There are two properties that control the default access mode for database objects, the derby.database.defaultConnectionMode property and the derby.database.sqlAuthorization property.

          The default settings for these properties allow anyone to access and drop the database objects that you create. The default setting for the derby.database.defaultConnectionMode property is fullAccess and the default setting for the derby.database.sqlAuthorization property is FALSE. You can change the default access mode by specify different settings for these properties.

          These properties work together:

          When the derby.database.sqlAuthorization property is FALSE, the default access mode is determined by the setting for the derby.database.defaultConnectionMode property. If the derby.database.defaultConnectionMode property is set to readOnlyAccess, users can access (read) database all of the objects but they cannot update or drop the objects.

          When the derby.database.sqlAuthorization property is TRUE, the default access mode is restricted to the owner of the database objects. The owner must grant permission for others to access the database objects. No one but the owner of an object can drop the object.

          The access mode specified for the derby.database.sqlAuthorization property overrides the permissions that are granted by the owner of a database object. For example, if a user is granted INSERT privileges on a table but the user only has read-only connection authorization, the user cannot insert data into the table.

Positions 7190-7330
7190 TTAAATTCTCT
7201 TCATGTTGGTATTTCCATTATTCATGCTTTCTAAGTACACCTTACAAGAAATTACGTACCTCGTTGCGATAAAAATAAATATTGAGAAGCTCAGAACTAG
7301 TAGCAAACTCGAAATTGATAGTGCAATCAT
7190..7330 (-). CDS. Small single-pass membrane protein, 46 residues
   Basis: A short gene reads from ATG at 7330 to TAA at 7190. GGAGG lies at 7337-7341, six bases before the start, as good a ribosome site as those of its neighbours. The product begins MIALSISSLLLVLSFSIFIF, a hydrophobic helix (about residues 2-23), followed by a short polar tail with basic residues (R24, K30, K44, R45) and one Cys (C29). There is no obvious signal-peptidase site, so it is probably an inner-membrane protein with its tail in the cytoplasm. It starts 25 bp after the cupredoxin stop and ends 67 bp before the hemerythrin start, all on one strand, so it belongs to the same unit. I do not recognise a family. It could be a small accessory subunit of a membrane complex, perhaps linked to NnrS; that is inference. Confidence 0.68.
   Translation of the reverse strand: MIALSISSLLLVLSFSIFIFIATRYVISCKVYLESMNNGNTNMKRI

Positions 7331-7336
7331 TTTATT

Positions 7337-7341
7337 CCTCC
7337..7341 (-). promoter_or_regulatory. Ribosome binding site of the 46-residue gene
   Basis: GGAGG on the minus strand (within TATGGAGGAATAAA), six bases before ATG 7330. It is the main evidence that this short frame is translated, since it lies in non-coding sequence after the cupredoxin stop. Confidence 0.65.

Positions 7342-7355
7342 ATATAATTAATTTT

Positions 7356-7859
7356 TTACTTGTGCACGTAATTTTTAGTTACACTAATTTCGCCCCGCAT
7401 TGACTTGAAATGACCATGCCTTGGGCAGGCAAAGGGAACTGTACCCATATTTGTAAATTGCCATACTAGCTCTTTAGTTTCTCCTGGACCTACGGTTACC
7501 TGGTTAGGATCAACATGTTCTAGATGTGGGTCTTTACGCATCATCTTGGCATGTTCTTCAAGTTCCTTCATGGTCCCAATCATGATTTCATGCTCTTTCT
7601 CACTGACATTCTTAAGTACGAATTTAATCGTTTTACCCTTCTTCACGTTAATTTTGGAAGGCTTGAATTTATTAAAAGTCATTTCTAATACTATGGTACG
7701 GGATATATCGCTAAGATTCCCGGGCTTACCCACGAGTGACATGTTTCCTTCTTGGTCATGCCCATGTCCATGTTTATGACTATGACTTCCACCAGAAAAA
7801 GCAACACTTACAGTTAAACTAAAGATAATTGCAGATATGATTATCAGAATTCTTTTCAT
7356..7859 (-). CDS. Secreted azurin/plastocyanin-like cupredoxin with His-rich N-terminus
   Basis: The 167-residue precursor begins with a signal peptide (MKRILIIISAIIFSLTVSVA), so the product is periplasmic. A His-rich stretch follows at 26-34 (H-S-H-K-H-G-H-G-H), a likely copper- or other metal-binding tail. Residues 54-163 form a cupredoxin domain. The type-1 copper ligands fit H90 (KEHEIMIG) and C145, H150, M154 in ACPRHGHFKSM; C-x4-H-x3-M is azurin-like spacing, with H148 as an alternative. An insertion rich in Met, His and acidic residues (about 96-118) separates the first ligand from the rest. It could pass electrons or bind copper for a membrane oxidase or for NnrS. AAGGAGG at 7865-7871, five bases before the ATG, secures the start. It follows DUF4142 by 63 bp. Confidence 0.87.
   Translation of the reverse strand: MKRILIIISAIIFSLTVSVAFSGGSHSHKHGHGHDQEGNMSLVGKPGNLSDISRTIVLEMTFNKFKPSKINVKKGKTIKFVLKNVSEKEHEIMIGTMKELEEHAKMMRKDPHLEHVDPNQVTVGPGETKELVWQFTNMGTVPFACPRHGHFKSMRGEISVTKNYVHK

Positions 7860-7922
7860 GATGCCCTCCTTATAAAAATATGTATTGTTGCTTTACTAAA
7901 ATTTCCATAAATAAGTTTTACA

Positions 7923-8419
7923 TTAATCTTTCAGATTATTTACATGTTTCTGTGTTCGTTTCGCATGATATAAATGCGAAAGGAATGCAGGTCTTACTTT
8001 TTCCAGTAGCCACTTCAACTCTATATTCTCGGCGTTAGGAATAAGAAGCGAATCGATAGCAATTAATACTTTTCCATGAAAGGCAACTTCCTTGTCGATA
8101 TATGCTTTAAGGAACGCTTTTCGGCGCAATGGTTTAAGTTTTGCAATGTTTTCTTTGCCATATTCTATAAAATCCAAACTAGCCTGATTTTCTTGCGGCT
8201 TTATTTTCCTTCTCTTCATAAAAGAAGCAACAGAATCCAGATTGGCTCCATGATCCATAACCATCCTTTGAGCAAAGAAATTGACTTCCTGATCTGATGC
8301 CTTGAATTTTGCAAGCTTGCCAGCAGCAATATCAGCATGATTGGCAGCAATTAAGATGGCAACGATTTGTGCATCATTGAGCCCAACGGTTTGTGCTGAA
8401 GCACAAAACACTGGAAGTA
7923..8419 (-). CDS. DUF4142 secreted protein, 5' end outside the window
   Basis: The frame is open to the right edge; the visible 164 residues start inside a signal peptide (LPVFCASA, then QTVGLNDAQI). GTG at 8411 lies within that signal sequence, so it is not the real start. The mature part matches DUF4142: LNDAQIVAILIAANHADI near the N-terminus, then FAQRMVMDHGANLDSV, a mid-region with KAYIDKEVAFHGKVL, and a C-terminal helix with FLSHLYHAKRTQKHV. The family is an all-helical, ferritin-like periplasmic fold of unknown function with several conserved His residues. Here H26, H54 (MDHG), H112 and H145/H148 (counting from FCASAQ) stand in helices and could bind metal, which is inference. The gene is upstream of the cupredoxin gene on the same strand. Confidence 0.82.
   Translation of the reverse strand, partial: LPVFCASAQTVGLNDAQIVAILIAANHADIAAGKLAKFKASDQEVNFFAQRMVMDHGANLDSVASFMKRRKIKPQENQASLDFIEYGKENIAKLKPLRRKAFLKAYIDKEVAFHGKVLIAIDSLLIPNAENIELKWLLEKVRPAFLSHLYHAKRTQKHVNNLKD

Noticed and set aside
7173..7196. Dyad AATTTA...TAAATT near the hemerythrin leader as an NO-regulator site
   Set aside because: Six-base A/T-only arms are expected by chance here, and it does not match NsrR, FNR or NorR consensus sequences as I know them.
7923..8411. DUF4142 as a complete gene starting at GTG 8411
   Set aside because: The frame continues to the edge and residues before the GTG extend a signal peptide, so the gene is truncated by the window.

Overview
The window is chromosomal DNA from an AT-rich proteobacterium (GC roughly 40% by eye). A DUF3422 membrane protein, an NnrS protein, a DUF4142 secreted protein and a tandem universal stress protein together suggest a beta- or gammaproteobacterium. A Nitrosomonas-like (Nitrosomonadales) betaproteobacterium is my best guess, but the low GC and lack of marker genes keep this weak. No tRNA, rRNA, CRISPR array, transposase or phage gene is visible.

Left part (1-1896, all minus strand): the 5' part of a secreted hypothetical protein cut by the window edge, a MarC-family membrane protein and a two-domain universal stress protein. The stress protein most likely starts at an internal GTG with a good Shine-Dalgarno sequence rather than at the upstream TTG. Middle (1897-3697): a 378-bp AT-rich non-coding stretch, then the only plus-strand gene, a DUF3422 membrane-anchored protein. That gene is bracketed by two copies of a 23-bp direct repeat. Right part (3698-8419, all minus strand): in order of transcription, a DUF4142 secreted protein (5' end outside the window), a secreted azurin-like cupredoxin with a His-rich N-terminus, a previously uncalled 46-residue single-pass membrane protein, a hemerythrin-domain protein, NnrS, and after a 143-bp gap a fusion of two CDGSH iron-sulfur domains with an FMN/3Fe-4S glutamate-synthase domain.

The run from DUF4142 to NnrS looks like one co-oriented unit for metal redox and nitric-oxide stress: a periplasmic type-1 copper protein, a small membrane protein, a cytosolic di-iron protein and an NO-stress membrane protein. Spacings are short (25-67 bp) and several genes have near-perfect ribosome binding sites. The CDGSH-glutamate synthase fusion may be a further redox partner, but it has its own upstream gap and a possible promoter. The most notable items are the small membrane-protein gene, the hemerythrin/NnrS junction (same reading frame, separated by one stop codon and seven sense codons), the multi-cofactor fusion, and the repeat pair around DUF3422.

Derby validates the database authorization properties when you set the properties. A user authorization exception is returned if you specify an invalid value when you set these properties.

          derby.database.defaultConnectionMode property
          The derby.database.defaultConnectionMode property controls the default authorization when users connect to the database.
          The valid settings for the derby.database.defaultConnectionMode property are:

          noAccess
          readOnlyAccess
          fullAccess

          The default value is fullAccess.

          derby.database.sqlAuthorization property
          The derby.database.sqlAuthorization property controls the ability for object owners to grant and revoke permission for users to perform actions on database objects.
          The valid settings for the derby.database.sqlAuthorization property are:

          TRUE
          FALSE

          The default value is FALSE.

          Show